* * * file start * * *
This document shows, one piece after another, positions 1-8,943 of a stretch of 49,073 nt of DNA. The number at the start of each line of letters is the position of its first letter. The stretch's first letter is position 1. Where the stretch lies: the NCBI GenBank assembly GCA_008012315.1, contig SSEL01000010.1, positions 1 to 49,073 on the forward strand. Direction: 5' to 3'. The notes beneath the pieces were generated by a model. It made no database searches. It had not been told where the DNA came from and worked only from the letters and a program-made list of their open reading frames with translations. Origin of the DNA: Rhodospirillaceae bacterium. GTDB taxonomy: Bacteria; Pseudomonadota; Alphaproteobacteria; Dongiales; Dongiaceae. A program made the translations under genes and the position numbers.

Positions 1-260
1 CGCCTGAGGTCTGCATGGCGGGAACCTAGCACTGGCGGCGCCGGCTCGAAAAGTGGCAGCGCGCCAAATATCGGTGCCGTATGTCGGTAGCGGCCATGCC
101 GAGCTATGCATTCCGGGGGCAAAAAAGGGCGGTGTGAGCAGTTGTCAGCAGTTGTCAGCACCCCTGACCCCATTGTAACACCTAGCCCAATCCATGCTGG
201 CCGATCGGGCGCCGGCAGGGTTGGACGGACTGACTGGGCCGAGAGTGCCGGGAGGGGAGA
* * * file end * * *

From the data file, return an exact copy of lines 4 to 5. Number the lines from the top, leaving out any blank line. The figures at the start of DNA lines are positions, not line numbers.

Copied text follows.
101 GAGCTATGCATTCCGGGGGCAAAAAAGGGCGGTGTGAGCAGTTGTCAGCAGTTGTCAGCACCCCTGACCCCATTGTAACACCTAGCCCAATCCATGCTGG
201 CCGATCGGGCGCCGGCAGGGTTGGACGGACTGACTGGGCCGAGAGTGCCGGGAGGGGAGA